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Lawyer who survived terrorist attack sues Belgian state for negligence

14:55 12/03/2021

A Brussels lawyer who survived the suicide bombing at Maelbeek metro station on 22 March 2016 is suing the Belgian state, public transport operator Stib and insurance provider Ethias for gross negligence in the aftermath of the attacks.

Nic Reynaert’s case is based on a huge file of irregularities, lack of communication and misleading information he says was the norm for victims of the two terrorist attacks that took place that day. The lawyer is convinced that information was withheld from victims that had a direct effect on their ability to receive help and be paid damages in the following months and years.

Victims of the two suicide bombings that took place that morning were left to their own devices, he told Het Laatste Nieuws. Authorities “failed to respond adequately on the day of the attacks, concealed crucial medical information and made the damages claim needlessly complicated,” he said.

Dazed and confused

Reynaert himself was taken to hospital following the explosion of the bomb on a metro car in the Maelbeek station. He was in an attached car.

He had lost his hearing, but it soon came back and, as he had no other serious injuries, he was discharged within 45 minutes. He received no information as to whether he needed any medical follow-up, and no one was able to tell him what to do next. He simply called a friend to drive him home.

It was the start of a confusing process that led him to investigate other victims’ experiences. His 55-page complaint lists both large and small blunders and allegedly deliberate attempts at disinformation.

This includes the possibility that there was asbestos that came free in the metro station. “Stib has never said one word about this,” he told the paper. “In the years that followed the September 11 attacks in New York, emergency workers developed all kinds of lung diseases because they inhaled asbestos. In Belgium, we have not been informed about this potential danger. We have the right to know.”

Nic Reynaert (second from left) during an unrelated hearing in 2018Nic Reynaert (second from left) during an unrelated hearing in 2018  ©Nicholas De Cocker/BELGA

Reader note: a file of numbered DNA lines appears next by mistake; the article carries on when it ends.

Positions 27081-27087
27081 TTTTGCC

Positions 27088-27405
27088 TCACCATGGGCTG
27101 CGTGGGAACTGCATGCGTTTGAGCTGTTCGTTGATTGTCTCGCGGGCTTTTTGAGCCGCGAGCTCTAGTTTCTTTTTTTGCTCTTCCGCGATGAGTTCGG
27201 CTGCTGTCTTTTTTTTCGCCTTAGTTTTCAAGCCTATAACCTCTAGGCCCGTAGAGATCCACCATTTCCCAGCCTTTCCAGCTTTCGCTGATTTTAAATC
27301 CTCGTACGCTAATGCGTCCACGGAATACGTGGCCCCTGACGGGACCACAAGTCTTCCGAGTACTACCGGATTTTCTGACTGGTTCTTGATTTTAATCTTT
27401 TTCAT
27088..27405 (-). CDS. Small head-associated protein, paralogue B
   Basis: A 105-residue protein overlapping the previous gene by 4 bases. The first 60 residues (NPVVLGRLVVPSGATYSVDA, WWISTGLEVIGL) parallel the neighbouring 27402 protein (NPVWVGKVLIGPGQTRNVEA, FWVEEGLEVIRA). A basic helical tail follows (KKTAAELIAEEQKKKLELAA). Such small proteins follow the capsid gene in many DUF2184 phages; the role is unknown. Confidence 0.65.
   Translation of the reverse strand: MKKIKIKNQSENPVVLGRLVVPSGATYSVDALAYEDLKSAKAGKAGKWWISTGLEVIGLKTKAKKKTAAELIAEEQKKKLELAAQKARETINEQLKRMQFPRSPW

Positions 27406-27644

Reynaert is concerned about other long-term effects of living through that kind of blast. He and other victims spent months fighting extreme fatigue, headaches and anxiety. They were all told they had post-traumatic stress and that it was just a matter of time until they felt better. Reynaert himself was not able to return to work until the following year.

Then he learned about blast-induced traumatic brain injury, a phenomenon that follows being in close proximity to a bomb blast. “It is described in military documents and in a wealth of scientific literature,” he said. “When soldier are the victims of an explosion, they receive hyperbaric oxygen therapy within 24 hours.”

That means entering a confined space where the air pressure is regulated, increasing air flow throughout the body. “This ensures that the hair cells in the inner ear are not permanently damaged,” he explained. “Not a single victim of the March 2016 attacks received it. Cortisone therapy is also standard procedure for military personnel but was never offered to us.”

‘A labyrinth’

In the end everyone’s physical complaints were attributed to psychological reasons, and they were left trying to diagnose themselves. “So almost no one had a neurological exam. By attributing everything to psychological problems, the insurer – and the government – could pay less in damage claims.”

Finally, he refers to the system whereby victims could claim damages as a “labyrinth that you can barely find your way through. I see it as a concerted effort to exhaust people who are already traumatised so that they just give up and accept the little that is offered to them”.

The first hearing in his case takes place, coincidentally, on 22 March – five years to the day after the terrorist attacks. “They have done everything they can to bury the real consequences of the attacks and to sweep the victims under the rug,” said Reynaert. “Well, they’re not going to get away with it.”

Photo top ©Laurie Dieffembacq/BELGA

 

Written by Lisa Bradshaw